Hello, you have come here looking for the meaning of the word have. In DICTIOUS you will not only get to know all the dictionary meanings for the word have, but we will also tell you about its etymology, its characteristics and you will know how to say have in singular and plural. Everything you need to know about the word have you have here. The definition of the word have will help you to be more precise and correct when speaking or writing your texts. Knowing the definition ofhave, as well as those of other words, enriches your vocabulary and provides you with more and better linguistic resources.
Since there is no common Indo-European root for a transitive possessive verb have (notice that Latinhabeō is not etymologically related to English have), Proto-Indo-European probably lacked the have structure. Instead, the third person forms of be were used, with the possessor in dative case, compare Latin mihi est / sunt, literally to me is / are.
Used as an interrogative verb before a pronoun to form a tag question, echoing a previous use of 'have' as an auxiliary verb or, in certain cases, main verb. (For further discussion, see the appendix English tag questions.)
They haven’t eaten dinner yet, have they?
Your wife hasn’t been reading that nonsense, has she?
They had me feed their dog while they were out of town.
Her very boyfriend is the person the criminal has do most of her dirty deeds.
2002, Matt Cyr, Something to Teach Me: Journal of an American in the Mountains of Haiti, Educa Vision, Inc., →ISBN, page 25:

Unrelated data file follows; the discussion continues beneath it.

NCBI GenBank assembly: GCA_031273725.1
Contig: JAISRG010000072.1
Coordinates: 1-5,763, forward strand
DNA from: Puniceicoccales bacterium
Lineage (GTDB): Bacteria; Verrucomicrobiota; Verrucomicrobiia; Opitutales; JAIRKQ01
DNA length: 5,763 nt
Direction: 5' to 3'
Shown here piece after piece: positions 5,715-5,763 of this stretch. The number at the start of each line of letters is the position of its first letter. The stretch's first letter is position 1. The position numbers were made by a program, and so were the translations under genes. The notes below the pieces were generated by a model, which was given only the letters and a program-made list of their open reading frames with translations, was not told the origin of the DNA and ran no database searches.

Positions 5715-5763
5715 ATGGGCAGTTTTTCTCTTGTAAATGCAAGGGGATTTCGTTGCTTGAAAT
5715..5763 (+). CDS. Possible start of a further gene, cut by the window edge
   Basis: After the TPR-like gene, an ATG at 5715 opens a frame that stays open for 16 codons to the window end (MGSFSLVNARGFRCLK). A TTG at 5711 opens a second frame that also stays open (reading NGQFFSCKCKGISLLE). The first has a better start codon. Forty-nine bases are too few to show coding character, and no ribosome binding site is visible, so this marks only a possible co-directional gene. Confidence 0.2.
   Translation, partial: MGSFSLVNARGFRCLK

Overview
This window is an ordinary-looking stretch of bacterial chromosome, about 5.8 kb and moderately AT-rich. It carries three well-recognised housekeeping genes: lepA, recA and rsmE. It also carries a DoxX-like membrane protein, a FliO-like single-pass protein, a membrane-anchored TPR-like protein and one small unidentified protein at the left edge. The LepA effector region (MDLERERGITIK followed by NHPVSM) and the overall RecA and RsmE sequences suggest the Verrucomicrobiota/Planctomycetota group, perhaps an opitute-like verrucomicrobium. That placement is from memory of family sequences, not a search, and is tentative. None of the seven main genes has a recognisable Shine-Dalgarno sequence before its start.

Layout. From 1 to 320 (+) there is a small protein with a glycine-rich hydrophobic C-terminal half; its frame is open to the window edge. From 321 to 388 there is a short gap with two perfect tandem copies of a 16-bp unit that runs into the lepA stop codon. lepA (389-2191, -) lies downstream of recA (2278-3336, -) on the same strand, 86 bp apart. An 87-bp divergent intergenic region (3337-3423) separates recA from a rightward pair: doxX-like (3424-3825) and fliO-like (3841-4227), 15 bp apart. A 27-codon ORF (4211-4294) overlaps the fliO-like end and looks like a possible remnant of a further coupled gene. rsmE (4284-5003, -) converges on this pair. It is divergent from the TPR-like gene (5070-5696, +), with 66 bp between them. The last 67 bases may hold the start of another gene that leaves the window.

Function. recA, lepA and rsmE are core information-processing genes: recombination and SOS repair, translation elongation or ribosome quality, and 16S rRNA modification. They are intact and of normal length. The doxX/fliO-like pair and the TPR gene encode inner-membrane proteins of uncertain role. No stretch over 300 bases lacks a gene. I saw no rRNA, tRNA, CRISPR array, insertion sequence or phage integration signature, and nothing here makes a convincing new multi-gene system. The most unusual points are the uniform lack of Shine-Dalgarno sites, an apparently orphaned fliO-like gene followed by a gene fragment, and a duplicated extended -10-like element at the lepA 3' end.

His English is still in its beginning stages, like my Creole, but he was able to translate some Creole songs that he's written into English—not the best English, but English nonetheless. He had me correct the translations. That kind of thing is very interesting to me. When I was learning Spanish, I would often take my favorite songs and try to translate them.
(transitive with adjective or adjective-phrase complement) To cause to be.
He had him arrested for trespassing.
The lecture’s ending had the entire audience in tears.
Jim has his eyes closed.
(transitive with bare infinitive) To be affected by an occurrence. (Used in supplying a topic that is not a verb argument.)
The hospital had several patients contract pneumonia last week.
I’ve had three people today tell me my hair looks nice.
(transitive with adjective or adjective-phrase complement) To depict as being.
Their stories differed; he said he’d been at work when the incident occurred, but her statement had him at home that entire evening.
2011 May 3, “Corrections and clarifications”, in The Guardian:
Anton Rogan, 8, was one of the runners-up in the Tick Tock Box short story competition, not Anton Rogers as we had it.
1977-1980, Lou Sullivan, personal diary, quoted in 2019, Ellis Martin, Zach Ozma (editors), We Both Laughed In Pleasure
Thurs nite I went to see Lou Reed and Lou, oh God, he completely had me. I was lost at the foot of a god.
In certain dialects, expressions, and literary use, the lexical have can be used without do-support, meaning the sentence Do you have an idea? can also be Have you an idea? This makes have the only lexical verb in Modern English that can function without it, aside from some nonce examples with other verbs in set phrases, as in What say you?, and aside from the verb be where this is considered lexical.
The auxiliary have which forms the perfect tense never uses do-support, so Have you seen it? cannot be Do you have seen it?.
Italian: avere(it)(for most verbs), essere(it)(for some intransitive verbs and all reflexive verbs)